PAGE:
Street Law, Inc. and The Supreme Court Historical Society present

Landmark Cases of the U.S. Supreme Court

Street Law /

Justifying the Implied Powers of the Federal Government

The authors of the U.S. Constitution wanted to replace the weak national government of the Articles of Confederation with a stronger central government. However, they were concerned about giving the new national government too much power. They tried to limit the strength of Congress by specifically listing the powers that Congress could have. But they recognized that they could not anticipate every power that Congress would need in future decades and centuries, so they ended the list of enumerated (specifically listed) powers with a special power to address this problem. Article I, Section 8, Clause 18 of the Constitution is often called the necessary and proper clause, or the elastic clause.

Article I, Section 8, Clause 18 of the U.S. Constitution"[The Congress shall have Power] . . . [t]o make all Laws which shall be necessary and proper for carrying into Execution the foregoing Powers and all other Powers vested by this Constitution in the Government of the United States, or in any Department or Officer thereof."

Questions to Consider
  1. Does this clause give unlimited power to Congress to make laws? Support your answer with evidence from the clause. 
  2. Why do you think this clause is sometimes called the elastic clause? 
  3. After studying the distinction between strict constructionists and loose constructionists, how do you think each group would interpret the amount of power the clause gives Congress?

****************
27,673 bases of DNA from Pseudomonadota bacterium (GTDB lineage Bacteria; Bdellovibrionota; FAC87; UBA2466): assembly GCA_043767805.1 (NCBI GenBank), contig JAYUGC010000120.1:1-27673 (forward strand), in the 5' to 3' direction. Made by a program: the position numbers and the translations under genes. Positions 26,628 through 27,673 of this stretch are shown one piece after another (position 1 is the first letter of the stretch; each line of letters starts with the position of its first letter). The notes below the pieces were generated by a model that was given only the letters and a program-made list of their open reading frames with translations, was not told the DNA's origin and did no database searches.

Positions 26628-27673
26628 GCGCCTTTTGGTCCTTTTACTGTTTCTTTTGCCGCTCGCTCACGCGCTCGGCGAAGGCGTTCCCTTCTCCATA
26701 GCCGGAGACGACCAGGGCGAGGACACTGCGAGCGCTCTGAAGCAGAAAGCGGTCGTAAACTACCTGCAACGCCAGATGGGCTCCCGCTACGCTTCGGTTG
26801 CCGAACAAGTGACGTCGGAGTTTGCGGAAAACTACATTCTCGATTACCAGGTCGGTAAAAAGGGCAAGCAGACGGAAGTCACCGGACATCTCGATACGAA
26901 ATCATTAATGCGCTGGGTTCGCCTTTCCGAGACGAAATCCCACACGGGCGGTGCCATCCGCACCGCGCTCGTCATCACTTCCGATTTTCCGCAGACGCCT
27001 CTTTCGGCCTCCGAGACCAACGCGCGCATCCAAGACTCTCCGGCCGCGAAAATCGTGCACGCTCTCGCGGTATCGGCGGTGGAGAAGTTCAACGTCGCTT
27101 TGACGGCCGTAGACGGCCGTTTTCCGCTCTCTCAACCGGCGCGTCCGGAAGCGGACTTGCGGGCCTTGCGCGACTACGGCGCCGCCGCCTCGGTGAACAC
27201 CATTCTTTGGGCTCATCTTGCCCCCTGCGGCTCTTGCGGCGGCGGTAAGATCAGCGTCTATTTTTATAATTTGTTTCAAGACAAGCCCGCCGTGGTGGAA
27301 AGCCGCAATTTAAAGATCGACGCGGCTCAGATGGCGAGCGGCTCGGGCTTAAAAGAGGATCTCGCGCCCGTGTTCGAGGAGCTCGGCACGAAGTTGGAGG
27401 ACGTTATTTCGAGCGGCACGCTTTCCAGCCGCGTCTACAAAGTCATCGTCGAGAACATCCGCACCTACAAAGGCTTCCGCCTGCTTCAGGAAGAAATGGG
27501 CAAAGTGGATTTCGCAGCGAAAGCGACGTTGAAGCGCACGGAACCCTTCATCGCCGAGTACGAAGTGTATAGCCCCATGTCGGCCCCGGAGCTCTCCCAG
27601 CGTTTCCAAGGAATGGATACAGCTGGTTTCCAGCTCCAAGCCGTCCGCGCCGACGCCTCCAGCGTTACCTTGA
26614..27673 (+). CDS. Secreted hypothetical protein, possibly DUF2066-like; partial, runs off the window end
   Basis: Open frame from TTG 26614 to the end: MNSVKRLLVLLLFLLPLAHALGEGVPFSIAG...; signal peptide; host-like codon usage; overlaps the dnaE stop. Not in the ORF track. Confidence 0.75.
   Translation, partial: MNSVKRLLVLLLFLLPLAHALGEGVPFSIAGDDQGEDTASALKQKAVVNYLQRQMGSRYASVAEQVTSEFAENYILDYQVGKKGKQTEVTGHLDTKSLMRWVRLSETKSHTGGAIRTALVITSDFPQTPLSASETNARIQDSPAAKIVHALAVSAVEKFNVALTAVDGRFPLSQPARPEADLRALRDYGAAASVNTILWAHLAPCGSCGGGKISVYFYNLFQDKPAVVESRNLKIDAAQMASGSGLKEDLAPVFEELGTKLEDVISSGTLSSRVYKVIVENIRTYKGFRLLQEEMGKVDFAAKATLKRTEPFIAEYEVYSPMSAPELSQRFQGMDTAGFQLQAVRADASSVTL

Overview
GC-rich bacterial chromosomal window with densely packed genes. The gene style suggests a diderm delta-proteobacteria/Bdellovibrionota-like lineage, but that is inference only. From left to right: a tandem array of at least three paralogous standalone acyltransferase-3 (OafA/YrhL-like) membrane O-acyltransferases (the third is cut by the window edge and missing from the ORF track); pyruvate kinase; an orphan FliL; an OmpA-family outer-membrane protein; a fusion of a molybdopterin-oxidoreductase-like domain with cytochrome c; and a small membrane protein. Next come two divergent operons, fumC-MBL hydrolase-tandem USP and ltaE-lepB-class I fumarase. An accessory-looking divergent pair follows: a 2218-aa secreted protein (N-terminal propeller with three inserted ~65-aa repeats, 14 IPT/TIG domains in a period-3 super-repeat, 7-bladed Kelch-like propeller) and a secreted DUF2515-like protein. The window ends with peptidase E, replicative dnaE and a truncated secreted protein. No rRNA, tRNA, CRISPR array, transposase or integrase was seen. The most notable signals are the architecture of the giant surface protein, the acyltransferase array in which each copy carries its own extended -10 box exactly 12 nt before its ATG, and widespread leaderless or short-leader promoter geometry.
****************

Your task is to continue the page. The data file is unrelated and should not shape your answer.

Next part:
Can We Justify the Implied Powers of Congress?

According to the necessary and proper clause, Congress generally may assume additional powers not specifically listed in the Constitution, sometimes called implied powers, if there is a link to a power that is listed in the Constitution. For example, Congress may allocate money to test a missile-defense system (something not specifically listed in the Constitution) because Article I, Section 8, Clause 12 gives Congress the power to "raise and support Armies."

While this example may seem like an obvious extension of Congress's power, other powers that Congress has assumed over the years are not so obvious extensions of powers specifically listed in the Constitution. The exercise below gives you a list of implied powers of Congress. Beside each one, try to locate a clause in Article I, Section 8 of the Constitution that could justify Congress assuming that implied power. If you do not think there is justification in the Constitution for that power, write "no justification" in the space provided. Be prepared to back up your answers.

Example:  Congress gives licenses to broadcasters to play music on the radio.

Answer: Clause 3 may justify this activity. It gives Congress the power to regulate interstate commerce. Broadcasting is a business. Thus, it is commerce. Airwaves cross over state lines, so it involves interstate commerce.

  1. Congress sets a federal minimum wage. 
  2. Congress establishes the United States Air Force. 
  3. Congress establishes national parks. 
  4. Congress creates federal laws against pollution. 
  5. Congress makes laws regarding discrimination in employment. 
  6. Congress decides that televisions should have V-chips that enable parents to block certain shows. 
  7. Congress passes the Gun-Free School Zones Act prohibiting anyone from possessing a firearm in a school zone. 

< McCulloch v. Maryland